| Tenouk C & C++ | MFC Home | C++, MFC, Winsock & WinInet 2 | C++, MFC, Winsock & WinInet 4 | Download | Site Index |


 

 

 

 

 

 

C++, MFC, Winsock and WinInet Part 3

 

 

 

 

 

 

Program examples compiled using Visual C++ 6.0 compiler on Windows XP Pro machine with Service Pack 2 and some Figure screen snapshots have been taken on Windows 2000 server. Topics and sub topics for this tutorial are listed below. Don’t forget to read Tenouk’s small disclaimer.  Supplementary item is WEBSITE.

  1. Building a Web Server with CHttpBlockingSocket

  2. MYEX33A Server Limitations

  3. MYEX33A Server Architecture

  4. Using the Win32 TransmitFile() Function

  5. Building MYEX33A From Scratch

 

 

Building a Web Server with CHttpBlockingSocket

 

If you need a Web server, your best bet is to buy one or to use the Microsoft Internet Information Server (IIS) that comes bundled with Windows NT/2000/2003 Server. Of course, you'll learn more if you build your own server and you'll also have a useful diagnostic tool. And what if you need features that IIS can't deliver? Suppose you want to add Web server capability to an existing Windows application, or suppose you have a custom ActiveX control that sets up its own non-HTTP TCP connection with the server. Take a good look at the server code in MYEX33A, which works under Windows NT, Windows 95, and Windows 98. It might work as a foundation for your next custom server application.

 

MYEX33A Server Limitations

 

The server part of the MYEX33A program honors GET requests for files, and it has logic for processing POST requests. (POST requests are described in Module 33.) These are the two most common HTTP request types. MYEX33A will not, however, launch Common Gateway Interface (CGI) scripts or load Internet Server Application Programming Interface (ISAPI) DLLs. You'll learn more about ISAPI in Module 35.) MYEX33A makes no provision for security, and it doesn't have FTP capabilities. Other than that, it's a great server! If you want the missing features, just write the code for them yourself.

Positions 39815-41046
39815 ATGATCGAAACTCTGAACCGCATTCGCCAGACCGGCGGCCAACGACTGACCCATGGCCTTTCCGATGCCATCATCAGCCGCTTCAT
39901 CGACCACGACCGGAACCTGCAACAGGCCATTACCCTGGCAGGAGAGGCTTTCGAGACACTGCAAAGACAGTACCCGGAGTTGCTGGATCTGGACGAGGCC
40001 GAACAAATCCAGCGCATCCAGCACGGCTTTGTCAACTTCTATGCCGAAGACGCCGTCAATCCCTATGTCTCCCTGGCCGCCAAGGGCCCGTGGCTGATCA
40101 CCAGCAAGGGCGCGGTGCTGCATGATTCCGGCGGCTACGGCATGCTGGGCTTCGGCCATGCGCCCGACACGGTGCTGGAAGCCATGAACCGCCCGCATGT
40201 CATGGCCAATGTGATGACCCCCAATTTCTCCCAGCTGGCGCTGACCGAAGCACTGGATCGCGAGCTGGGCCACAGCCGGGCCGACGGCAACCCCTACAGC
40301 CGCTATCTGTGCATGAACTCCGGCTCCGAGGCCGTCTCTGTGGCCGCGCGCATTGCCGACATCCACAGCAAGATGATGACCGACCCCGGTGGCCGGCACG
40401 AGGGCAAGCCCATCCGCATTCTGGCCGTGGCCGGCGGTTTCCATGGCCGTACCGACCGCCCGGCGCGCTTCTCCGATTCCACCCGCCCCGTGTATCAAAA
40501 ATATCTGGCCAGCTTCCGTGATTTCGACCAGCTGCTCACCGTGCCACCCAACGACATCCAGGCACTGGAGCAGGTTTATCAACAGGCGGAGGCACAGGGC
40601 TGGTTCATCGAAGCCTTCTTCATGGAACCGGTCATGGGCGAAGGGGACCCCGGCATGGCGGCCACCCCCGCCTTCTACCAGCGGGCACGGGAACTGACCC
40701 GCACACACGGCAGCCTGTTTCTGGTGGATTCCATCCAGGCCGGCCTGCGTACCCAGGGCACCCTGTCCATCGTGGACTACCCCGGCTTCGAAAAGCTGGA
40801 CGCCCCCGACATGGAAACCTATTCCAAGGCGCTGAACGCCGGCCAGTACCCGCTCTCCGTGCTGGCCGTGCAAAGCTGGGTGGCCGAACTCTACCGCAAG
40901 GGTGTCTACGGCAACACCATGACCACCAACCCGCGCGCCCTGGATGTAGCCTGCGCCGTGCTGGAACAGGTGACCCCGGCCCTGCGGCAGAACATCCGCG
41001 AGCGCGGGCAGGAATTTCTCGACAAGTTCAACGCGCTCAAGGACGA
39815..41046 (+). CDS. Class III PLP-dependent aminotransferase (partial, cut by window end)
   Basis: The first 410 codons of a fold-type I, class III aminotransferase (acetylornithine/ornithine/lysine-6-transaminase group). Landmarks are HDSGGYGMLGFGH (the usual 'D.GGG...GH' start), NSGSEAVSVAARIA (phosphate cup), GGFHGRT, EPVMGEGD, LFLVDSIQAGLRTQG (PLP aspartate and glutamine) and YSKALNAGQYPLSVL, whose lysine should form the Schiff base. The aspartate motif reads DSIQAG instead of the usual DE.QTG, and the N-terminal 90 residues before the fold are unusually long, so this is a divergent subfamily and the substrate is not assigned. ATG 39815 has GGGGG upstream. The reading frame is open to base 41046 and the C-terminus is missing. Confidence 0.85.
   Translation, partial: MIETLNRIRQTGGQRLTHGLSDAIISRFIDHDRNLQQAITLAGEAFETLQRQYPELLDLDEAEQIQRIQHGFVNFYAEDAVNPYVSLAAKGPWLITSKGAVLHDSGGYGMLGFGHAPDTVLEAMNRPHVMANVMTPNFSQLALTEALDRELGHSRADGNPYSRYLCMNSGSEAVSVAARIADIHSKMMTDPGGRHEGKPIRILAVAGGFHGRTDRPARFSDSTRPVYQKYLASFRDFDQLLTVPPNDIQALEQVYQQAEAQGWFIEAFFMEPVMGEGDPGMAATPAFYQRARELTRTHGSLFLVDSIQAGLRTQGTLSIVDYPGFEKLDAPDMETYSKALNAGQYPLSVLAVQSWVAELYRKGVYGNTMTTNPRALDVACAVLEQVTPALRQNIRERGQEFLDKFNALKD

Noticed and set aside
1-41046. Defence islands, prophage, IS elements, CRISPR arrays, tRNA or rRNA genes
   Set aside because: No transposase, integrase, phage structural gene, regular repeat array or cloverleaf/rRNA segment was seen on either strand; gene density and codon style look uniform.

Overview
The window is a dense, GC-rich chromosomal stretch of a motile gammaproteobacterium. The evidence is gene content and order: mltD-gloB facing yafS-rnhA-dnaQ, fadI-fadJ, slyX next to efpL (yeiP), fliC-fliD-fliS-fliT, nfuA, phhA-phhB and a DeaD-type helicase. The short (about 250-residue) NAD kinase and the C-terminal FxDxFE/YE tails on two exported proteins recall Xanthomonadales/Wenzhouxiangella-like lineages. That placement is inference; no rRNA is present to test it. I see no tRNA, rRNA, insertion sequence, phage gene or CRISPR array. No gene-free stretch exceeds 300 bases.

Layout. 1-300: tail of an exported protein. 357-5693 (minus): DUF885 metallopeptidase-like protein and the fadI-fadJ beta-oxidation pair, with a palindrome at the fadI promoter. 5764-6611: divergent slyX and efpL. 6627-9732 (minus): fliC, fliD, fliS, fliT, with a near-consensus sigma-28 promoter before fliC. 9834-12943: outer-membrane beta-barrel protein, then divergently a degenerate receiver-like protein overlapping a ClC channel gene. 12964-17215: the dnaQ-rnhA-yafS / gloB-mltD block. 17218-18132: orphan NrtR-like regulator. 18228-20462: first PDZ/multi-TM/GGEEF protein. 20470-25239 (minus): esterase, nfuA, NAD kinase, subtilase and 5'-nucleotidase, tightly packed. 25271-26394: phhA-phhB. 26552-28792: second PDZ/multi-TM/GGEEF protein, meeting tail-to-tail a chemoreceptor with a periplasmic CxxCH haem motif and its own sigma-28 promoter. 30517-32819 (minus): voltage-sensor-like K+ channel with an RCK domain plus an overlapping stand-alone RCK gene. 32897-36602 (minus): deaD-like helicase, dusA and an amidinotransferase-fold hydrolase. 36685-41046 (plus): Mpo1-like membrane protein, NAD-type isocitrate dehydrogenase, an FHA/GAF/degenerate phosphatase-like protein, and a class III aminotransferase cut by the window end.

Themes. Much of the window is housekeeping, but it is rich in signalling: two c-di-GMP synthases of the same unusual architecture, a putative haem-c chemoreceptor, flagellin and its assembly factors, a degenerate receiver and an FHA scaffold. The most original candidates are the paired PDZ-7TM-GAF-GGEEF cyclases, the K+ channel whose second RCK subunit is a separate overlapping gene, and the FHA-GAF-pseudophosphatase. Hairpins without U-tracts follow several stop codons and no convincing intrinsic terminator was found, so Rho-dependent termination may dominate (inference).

MYEX33A Server Architecture

 

You'll soon see that MYEX33A combines an HTTP server, a Winsock HTTP client, and two WinInet HTTP clients. All three clients can talk to the built-in server or to any other server on the Internet. Any client program, including the Telnet utility and standard browsers such as Microsoft Internet Explorer, can communicate with the MYEX33A server. You'll examine the client sections a little later in this module.

MYEX33A is a standard MFC SDI document-view application with a view class derived from CEditView. The main menu includes Start Server and Stop Server menu choices as well as a Configuration command that brings up a tabbed dialog for setting the home directory, the default file for blind GETs, and the listening port number (default is 80).

The Start Server command handler starts a global socket listening and then launches a thread, as in the simplified HTTP server described previously. Look at the ServerThreadProc() function included in the file ServerThread.cpp of the MYEX33A project. Each time a server thread processes a request, it logs the request by sending a message to the CEditView window. It also sends messages for exceptions, such as bind errors.

The primary job of the server is to deliver files. It first opens a file, storing a CFile pointer in pFile, and then it reads 10 KB (SERVERMAXBUF) blocks and writes them to the socket sConnect, as shown in the code below:

 

 

char* buffer = new char[SERVERMAXBUF];

DWORD dwLength = pFile->GetLength();

nBytesSent = 0;

DWORD dwBytesRead = 0;

UINT uBytesToRead;

while(dwBytesRead < dwLength) {

    uBytesToRead = min(SERVERMAXBUF, dwLength - dwBytesRead);

    VERIFY(pFile->Read(buffer, uBytesToRead) == uBytesToRead);

    nBytesSent += sConnect.Write(buffer, uBytesToRead, 10);

    dwBytesRead += uBytesToRead;

}